TULALIP — The Tulalip Tribes topped off its 12-story hotel Thursday, announcing in a celebration that, if all goes well, another tower will be built right next door before too long.
The luxury hotel, which was described as a five-star facility of the quality of the Four Seasons Hotel in Seattle, won’t be completed until June.
But tribal members held a topping-off ceremony Thursday to celebrate the finish of the hotel’s main structure and to thank the workers involved in it. Tribal chairman Mel Sheldon said seeing the building take shape as he drives past on I-5 “makes me proud.”
“I know it’s going to pull them in,” he said. “There might be another hotel right behind it.”
Sheldon said the hotel should be popular among visitors to the casino and people interested in the Seattle Premium Outlets mall next door.
“Surveys have told us, ‘You will probably be building another tower,’ ” Sheldon said. “Whether it’s one year, two years or three years.”
The casino and shopping center is already a popular stopping point for area residents, tourists and busloads of people from British Columbia. Adding a luxury hotel to the mix may help attract more people from other parts of this country and other countries.
Sheldon noted that the owners of the outlet mall have had strong success in attracting tourists from places such as Japan to its other mall properties.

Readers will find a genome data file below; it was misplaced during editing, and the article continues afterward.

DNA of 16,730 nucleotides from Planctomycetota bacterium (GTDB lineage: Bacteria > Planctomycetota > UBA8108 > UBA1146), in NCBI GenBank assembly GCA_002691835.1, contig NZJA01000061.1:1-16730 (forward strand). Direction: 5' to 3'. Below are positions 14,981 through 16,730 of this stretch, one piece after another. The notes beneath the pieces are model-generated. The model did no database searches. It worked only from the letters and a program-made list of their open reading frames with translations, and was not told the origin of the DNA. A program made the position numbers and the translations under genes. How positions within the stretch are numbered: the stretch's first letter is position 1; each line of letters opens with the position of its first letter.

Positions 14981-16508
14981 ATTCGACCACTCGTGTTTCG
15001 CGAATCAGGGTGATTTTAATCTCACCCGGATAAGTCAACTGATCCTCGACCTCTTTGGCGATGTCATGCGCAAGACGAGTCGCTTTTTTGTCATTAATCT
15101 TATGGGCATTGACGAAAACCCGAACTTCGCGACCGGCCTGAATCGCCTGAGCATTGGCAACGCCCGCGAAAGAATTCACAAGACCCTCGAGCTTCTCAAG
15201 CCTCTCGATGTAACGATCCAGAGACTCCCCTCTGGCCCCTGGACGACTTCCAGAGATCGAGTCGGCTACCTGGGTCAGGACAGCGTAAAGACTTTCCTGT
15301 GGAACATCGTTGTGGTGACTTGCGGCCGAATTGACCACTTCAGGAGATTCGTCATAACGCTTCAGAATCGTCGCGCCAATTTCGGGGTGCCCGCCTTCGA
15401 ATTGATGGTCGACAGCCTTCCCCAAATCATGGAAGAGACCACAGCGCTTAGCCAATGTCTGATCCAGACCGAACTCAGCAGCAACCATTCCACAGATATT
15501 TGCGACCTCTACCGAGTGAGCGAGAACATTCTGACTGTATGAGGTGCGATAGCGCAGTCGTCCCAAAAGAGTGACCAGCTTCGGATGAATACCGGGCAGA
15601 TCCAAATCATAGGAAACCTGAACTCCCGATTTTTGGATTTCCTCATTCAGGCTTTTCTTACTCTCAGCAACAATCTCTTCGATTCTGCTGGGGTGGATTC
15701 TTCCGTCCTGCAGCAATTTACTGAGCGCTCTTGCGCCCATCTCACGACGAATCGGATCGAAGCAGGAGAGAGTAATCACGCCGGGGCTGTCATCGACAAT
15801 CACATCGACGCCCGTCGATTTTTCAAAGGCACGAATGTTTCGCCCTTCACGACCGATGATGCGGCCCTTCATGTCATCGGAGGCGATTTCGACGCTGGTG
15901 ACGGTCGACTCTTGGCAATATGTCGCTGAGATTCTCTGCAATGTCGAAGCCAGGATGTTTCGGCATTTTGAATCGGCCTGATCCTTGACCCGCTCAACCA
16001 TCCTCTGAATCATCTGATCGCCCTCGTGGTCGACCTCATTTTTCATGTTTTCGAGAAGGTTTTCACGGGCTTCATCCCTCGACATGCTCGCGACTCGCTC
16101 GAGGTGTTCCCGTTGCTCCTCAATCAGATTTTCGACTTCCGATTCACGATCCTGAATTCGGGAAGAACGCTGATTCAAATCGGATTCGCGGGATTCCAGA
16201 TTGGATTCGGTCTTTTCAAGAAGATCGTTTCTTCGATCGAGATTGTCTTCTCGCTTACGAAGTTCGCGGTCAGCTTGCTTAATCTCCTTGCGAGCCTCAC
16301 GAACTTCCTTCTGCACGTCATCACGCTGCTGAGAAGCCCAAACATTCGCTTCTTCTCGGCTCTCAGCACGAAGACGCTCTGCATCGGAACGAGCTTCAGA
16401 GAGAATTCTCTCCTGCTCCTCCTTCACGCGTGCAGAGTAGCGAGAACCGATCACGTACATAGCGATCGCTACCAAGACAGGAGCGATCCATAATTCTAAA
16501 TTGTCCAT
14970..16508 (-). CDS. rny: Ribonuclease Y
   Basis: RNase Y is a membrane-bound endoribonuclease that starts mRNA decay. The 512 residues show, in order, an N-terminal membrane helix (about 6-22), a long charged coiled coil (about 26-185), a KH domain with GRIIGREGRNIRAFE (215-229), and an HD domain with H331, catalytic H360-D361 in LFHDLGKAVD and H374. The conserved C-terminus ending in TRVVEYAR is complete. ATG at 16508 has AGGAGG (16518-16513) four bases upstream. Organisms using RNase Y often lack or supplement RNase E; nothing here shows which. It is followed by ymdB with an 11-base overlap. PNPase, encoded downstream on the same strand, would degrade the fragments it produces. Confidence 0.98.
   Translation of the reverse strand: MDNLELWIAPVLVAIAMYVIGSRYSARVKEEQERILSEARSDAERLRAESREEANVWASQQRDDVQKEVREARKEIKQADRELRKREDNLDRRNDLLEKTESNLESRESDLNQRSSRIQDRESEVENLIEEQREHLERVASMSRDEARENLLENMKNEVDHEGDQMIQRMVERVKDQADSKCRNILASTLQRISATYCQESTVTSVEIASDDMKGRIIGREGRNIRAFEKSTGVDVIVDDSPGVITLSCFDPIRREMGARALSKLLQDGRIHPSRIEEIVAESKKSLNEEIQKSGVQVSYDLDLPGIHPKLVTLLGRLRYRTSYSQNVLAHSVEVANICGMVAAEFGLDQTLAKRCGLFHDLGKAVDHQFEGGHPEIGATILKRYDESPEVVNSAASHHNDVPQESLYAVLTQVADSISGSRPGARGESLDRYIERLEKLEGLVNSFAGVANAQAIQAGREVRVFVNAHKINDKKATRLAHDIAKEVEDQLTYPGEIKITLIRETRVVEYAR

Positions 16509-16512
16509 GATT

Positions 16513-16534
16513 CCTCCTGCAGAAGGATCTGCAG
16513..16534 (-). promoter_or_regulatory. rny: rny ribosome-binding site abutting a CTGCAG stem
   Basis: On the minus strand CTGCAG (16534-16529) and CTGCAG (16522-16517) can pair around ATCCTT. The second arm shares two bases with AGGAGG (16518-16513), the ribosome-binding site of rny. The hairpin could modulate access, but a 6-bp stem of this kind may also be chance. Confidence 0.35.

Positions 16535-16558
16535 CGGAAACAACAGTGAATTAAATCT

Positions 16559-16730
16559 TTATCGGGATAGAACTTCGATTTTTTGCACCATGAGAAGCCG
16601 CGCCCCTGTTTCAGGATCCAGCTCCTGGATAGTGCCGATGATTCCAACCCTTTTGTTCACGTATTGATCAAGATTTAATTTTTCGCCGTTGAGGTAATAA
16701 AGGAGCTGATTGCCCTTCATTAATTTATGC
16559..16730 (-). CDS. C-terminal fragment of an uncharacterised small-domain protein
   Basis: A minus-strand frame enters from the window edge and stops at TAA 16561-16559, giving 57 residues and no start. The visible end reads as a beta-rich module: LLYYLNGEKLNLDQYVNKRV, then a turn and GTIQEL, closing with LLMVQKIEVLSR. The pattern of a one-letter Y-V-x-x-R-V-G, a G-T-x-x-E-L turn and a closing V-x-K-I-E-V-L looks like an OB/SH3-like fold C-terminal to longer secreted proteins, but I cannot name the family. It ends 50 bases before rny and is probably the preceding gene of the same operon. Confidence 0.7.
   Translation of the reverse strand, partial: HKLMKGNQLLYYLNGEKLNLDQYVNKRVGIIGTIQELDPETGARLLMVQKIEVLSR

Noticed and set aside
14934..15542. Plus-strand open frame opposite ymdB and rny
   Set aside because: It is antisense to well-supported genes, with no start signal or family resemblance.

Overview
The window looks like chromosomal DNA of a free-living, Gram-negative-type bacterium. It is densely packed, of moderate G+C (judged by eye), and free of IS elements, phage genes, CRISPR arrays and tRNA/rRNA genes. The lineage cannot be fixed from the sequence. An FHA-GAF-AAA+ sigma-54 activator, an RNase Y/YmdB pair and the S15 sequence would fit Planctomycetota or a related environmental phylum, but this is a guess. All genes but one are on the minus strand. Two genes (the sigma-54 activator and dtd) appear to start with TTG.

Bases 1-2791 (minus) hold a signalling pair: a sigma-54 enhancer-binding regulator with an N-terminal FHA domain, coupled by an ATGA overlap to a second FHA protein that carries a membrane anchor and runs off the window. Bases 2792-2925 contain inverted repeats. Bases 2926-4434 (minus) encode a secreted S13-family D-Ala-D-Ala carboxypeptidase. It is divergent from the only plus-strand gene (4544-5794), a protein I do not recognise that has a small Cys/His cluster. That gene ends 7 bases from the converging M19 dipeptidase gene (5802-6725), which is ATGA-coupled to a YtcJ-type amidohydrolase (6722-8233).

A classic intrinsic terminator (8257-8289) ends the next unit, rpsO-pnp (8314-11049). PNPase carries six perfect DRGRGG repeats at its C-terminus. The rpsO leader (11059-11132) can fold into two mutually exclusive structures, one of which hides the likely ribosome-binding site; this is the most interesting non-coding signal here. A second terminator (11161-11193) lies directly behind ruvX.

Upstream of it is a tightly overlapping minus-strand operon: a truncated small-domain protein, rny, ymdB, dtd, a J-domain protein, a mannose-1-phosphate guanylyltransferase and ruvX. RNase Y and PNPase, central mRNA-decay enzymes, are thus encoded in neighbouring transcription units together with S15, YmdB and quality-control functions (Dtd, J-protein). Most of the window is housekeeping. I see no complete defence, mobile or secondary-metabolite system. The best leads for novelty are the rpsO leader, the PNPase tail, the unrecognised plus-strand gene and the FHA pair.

Sheldon was among several tribal leaders to speak at the ceremony.
Longtime leader Stan Jones called the hotel, casino, mall and other retail stores in Quil Ceda Village just a start. “It will continue up the hills there looking down on the bay,” he said, gesturing to the west.
Tribal board member Marie Zackuse recognized that other tribal leaders had long ago set aside the land now being developed “for the future, seven generations out.” She said the hotel made her “proud of the fact that we are Tulalips.”
Jones, Sheldon, Zackuse and other tribal leaders signed a steel beam painted white to commemorate the topping off of the building. Then construction workers and other tribal members were invited to sign.
An American flag and a Tulalip Tribes flag were affixed to the beam, as well as a Evergreen tree, which was designed to draw all the evil out of the building before it is taken from the top and burned.
Mike Benbow: 425-339-3459; email@example.com.
@1. Body Copy:
Building the Tulalip Tribes’ 12-story hotel took:
15,000 cubic yards of concrete.
1,250 tons of rebar.
92 miles of post-tension cable.
125,000 square feet of decking.
165,000 man hours of total work.
62,000 hours of work by 66 tribal members.
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